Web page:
• Evidence of execution of external programs. For example: . not launching. Error= string, coupled with all the code signing logic we have seen thus far

We could dig into the function calls here - there are several more not shown in the screenshot. But that feels unnecessary to me. If the code is this verbose, then perhaps the next BBs will be too. Sure enough, a few jumps before the end of this function, I found this:

Another snippet from sym.func.100396d14 [2/2].

I am not sure what a “bootstrapper” is, or why it is being “respawned”, but that seems to be the purpose of this function. Again, there are plenty of branches to investigate in this function alone. But, let’s try to stay focused on researching the remaining two functions that call checkCodeSigningWrapper. Before proceeding, let’s rename this function:

:> afn respawnBootstrapper sym.func.100396d14
:> s 0x1003a61a2

This function’s early error handling is quite similar to the respawnBootstrapper function, even referencing the same strings. Unfortunately, it is much more complicated, not only in branching function calls, but overall number of BBs. Here is the snippet of interest:

Snippet from sym.func.1003a616a.

So, what is being “launched” here? It is unclear, and I would rather spend my time analyzing the third function. Let’s rename this function and move on to the third function:

:> afn launchSomething sym.func.1003a616a
:> s 0x100419c2b

Just like before, this code appears to be “launching” something, this time an “Agent”:

Snippet from sym.func.100419bd0.

Let’s rename this function and review what we have learned so far:

:> afn launchAgent sym.func.100419bd0

The curious case of macOS system dialog boxes

There is now strong evidence of three separate code paths in the installer that validate the code signing information of files on disk, and then execute them. While I cannot point out where the code execution logic is (i.e., the exec system call), that feels less important at this point. Before starting this research, I asked @pwnsdx how many times the installation process asked for the user’s credentials. @pwnsdx observed this happening several times, including once for making changes to system trust store settings. This was clearly stated in the macOS system dialog box.

In parallel with my installer static analysis research, @pwnsdx discovered that the application itself appeared to be generating and installing a certificate. My own research at the time corroborated this. I could not find any evidence of macOS trust store modification logic in the installer.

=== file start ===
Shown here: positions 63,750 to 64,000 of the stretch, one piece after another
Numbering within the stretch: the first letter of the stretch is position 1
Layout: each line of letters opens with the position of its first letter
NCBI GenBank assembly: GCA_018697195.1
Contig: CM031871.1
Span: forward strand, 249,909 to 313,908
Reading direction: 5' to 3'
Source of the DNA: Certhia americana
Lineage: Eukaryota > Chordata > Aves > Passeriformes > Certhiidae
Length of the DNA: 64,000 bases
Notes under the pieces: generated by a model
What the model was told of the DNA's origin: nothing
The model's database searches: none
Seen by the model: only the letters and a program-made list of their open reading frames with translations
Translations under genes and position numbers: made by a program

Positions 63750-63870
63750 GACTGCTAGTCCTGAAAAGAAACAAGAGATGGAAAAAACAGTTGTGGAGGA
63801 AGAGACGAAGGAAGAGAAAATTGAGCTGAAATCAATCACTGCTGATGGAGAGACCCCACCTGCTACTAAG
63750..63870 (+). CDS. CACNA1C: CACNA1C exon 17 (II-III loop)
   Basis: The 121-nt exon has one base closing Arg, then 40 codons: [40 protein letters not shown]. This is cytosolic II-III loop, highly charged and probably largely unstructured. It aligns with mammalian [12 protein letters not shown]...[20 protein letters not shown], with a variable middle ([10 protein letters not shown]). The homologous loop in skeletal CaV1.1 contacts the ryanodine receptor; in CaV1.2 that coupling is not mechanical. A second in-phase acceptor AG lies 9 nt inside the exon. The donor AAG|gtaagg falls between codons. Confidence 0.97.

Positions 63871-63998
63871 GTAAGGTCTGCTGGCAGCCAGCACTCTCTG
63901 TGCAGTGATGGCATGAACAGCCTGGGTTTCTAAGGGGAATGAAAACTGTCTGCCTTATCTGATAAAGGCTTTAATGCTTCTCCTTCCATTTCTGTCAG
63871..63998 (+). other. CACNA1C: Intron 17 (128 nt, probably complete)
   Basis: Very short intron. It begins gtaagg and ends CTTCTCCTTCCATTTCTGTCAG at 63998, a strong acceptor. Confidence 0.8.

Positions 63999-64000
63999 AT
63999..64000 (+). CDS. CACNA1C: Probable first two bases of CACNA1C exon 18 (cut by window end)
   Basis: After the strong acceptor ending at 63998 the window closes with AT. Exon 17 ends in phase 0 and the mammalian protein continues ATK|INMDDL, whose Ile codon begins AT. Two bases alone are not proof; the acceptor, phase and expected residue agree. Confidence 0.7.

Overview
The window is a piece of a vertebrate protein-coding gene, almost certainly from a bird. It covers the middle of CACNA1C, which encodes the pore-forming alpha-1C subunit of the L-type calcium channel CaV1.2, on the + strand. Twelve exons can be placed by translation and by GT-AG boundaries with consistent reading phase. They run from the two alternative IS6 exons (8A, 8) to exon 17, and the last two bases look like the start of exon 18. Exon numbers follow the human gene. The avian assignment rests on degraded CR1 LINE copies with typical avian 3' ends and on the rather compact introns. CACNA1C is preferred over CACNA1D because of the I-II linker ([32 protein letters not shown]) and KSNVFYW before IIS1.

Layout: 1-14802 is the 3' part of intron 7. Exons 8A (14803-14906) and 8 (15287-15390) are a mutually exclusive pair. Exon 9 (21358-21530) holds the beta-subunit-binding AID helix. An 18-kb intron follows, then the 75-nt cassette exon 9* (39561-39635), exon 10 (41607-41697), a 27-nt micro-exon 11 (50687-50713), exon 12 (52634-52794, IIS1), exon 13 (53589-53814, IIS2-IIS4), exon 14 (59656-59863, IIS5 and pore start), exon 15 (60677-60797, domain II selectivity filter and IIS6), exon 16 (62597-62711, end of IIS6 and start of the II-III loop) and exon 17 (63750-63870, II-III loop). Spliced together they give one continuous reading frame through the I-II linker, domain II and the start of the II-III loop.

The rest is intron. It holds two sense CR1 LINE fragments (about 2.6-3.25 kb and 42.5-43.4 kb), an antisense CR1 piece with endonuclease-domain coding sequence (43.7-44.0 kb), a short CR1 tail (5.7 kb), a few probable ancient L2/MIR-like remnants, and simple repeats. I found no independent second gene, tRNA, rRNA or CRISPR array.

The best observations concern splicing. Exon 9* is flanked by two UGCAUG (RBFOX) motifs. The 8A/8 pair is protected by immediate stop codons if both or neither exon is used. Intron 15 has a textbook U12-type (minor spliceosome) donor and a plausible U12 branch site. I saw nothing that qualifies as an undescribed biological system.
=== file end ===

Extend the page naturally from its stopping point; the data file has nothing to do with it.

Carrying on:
If that is the case… what else is the installer utilizing the user’s credentials for? Could it be related to the logic we have reviewed thus far? Running the installer might offer more clues about the code signing and “launching” code. Plus, it will give me more stuff to disassemble :)

During my installer static analysis research, I decided it was a good idea to multitask, and try to get a macOS Catalina VM running. That was going pretty terribly. Some (most) of it was Apple’s fault, but a good chunk of it belonged to me splitting my attention and trying to shove too much garbage into a 256 gb SSD. Why did no one tell me this was a terrible idea!? While I slowly worked through my macOS VM issues, I decided to continue my installer static analysis.

Why, and how, is the installer asking the user for their credentials?

The missing piece of the puzzle

If it was not already clear, I am not a macOS developer. I have some familiarity with macOS… But I am heavily relying on Google and Apple’s developer documentation. This time my Googling led me to the Authorization Services APIs in the Security Framework. Its documentation states: “Access restricted areas of the operating system, and control access to particular features of your macOS app.” 12

To be honest, I am not sure how I originally found references to this API in the installer. It may have been while doom scrolling the respawnBootstrapper function. In the interest of brevity, and showing you a better method, I will demonstrate how the f command can be applied here. This command manages “flags”, or interesting data, found by radare. There are several categories (also referred to as “namespaces”) of flags that can be broken down into the following: